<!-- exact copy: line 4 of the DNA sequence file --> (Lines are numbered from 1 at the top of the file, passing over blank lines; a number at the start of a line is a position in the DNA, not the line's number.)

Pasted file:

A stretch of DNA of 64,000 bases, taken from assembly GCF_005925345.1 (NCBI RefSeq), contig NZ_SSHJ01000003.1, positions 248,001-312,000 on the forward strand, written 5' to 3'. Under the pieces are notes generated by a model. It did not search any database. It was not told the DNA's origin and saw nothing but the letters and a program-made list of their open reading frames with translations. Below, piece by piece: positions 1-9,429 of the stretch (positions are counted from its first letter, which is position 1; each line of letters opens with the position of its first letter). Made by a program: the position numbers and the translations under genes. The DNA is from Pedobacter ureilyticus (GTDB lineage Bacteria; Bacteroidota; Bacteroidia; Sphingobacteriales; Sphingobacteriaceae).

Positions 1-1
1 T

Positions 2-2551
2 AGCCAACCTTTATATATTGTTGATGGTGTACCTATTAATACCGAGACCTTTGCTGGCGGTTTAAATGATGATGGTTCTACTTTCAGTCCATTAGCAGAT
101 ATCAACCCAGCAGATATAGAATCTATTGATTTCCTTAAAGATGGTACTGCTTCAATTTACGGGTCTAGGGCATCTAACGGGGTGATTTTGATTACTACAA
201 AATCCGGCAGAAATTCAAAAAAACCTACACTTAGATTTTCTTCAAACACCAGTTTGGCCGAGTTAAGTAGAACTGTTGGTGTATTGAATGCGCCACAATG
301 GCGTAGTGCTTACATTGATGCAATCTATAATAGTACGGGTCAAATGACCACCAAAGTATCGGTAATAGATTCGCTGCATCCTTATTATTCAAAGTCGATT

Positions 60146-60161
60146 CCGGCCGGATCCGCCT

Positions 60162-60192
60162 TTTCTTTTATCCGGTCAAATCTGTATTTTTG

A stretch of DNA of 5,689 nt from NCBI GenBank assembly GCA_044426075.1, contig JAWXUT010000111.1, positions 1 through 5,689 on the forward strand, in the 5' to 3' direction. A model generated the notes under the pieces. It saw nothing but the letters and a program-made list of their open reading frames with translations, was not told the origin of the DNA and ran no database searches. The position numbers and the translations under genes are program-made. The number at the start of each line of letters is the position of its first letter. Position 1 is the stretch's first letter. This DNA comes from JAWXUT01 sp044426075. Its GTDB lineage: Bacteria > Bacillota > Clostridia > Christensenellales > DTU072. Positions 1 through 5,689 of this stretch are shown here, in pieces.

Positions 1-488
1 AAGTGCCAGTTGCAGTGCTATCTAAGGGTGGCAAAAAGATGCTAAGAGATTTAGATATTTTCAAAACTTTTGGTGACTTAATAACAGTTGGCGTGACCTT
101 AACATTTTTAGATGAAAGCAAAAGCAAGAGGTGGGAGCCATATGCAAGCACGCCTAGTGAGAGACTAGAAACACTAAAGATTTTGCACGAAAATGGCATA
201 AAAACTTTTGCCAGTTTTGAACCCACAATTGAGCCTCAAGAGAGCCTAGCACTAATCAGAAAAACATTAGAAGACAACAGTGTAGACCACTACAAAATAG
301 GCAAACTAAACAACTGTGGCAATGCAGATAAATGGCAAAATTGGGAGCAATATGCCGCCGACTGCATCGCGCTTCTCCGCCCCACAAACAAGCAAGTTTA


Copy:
Positions 2-2551